Fact-finding / Commissions of Inquiry
The PCA is available to provide administrative support in fact-finding commissions of inquiry involving various combinations of states, state entities, international organizations and private parties.
Since 1899, the PCA has administered five fact-finding commissions of inquiry. The first commission of inquiry involved the so-called Incident in the North Sea, or Dogger Bank Case (Great Britain/Russia). The commission was created by agreement on 15 November 1904, following an incident in which the Russian Baltic fleet mistook British vessels for Japanese war ships, resulting in British fatalities. The commission of inquiry, comprised of a committee of five, investigated the facts of the incident and indemnified the British in a report handed down on 26 February 1905.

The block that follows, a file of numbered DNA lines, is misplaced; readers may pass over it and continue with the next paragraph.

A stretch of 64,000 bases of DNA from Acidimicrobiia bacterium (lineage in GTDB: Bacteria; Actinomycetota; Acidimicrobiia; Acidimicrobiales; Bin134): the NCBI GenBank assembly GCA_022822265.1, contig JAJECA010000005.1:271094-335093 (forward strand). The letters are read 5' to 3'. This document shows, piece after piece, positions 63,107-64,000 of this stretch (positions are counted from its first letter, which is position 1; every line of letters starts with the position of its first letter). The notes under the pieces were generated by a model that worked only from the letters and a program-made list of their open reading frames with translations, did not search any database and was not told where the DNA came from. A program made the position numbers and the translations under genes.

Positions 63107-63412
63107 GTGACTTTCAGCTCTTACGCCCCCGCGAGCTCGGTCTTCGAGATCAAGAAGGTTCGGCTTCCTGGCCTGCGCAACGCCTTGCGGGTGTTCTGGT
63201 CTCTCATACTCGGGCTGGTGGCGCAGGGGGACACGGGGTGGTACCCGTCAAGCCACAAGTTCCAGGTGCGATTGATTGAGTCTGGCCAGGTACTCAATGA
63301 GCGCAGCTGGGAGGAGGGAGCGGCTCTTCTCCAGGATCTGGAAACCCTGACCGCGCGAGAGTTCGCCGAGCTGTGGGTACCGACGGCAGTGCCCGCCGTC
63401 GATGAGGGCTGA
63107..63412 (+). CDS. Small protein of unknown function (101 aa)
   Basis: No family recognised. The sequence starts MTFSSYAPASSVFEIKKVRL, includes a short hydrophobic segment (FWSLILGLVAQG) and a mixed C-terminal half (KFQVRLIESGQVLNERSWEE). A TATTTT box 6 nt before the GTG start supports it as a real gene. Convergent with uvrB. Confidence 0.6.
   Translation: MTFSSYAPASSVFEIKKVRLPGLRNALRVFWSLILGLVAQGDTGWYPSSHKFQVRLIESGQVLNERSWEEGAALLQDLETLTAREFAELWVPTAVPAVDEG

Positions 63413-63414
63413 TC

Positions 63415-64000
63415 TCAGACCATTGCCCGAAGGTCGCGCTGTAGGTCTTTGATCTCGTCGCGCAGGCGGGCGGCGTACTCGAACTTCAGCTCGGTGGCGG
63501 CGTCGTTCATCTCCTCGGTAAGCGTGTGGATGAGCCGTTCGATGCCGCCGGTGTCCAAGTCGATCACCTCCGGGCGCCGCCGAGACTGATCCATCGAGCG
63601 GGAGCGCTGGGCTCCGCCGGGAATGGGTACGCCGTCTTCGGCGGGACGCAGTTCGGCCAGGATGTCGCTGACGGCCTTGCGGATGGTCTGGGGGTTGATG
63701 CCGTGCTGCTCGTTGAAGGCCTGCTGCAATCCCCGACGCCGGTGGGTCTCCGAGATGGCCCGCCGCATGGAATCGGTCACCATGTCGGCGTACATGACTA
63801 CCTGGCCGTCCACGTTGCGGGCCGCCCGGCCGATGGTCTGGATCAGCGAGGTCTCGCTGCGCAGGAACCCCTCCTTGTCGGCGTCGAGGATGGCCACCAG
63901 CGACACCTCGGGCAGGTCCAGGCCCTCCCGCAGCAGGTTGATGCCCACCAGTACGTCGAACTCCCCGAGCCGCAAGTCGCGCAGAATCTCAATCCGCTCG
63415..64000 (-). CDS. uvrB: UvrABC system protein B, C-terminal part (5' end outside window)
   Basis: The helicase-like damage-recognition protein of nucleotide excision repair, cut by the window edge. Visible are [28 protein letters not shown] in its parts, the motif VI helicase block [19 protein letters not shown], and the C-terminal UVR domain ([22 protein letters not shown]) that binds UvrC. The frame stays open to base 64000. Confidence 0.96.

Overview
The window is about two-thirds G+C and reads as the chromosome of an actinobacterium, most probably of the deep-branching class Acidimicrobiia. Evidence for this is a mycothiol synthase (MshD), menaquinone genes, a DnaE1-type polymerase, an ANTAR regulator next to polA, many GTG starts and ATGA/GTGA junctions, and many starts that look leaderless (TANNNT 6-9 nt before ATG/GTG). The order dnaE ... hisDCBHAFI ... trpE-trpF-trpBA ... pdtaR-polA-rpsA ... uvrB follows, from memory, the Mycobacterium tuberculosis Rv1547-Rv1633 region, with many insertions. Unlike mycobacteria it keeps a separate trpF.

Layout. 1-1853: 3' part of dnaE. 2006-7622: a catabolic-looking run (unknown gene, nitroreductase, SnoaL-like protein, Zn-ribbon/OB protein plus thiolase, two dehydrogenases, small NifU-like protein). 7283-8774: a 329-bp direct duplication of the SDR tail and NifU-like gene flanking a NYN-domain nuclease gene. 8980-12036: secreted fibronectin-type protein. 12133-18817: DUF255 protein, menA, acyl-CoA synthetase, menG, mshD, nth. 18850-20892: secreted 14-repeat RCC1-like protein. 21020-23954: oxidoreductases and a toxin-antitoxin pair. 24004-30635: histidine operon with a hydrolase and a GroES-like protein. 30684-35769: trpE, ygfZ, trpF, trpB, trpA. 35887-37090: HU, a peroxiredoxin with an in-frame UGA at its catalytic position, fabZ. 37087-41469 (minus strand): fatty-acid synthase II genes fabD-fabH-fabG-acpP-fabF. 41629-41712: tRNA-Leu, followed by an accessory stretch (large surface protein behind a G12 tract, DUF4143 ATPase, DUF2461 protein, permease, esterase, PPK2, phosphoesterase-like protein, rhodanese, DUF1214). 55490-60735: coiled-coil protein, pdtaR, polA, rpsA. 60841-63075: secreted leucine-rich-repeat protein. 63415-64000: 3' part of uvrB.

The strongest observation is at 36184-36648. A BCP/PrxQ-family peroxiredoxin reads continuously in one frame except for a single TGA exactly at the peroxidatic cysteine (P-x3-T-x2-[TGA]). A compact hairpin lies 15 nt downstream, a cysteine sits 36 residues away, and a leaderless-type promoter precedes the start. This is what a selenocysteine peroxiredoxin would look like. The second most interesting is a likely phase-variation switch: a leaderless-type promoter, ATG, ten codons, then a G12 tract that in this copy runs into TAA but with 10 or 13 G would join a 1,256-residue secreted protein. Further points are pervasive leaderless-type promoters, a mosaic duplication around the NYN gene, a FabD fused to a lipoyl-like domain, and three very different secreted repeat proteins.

The PCA most recently administered a commission of inquiry following the “Red Crusader” Incident (Great Britain/Denmark), which involved a British vessel that was arrested within the waters of the Faroe Islands. The commission was created by agreement on 15 November 1961, and rendered its decision a few months later, on 23 March 1962.
To facilitate the constitution and administration of fact-finding commissions of inquiry, the PCA has created the Permanent Court of Arbitration Optional Rules for Fact-Finding Commissions of Inquiry. These Optional Rules can be downloaded from the PCA Rules and Founding Conventions section. Model conciliation clauses for use in connection with these Rules can be downloaded from the Model Clauses and Submission Agreements link below.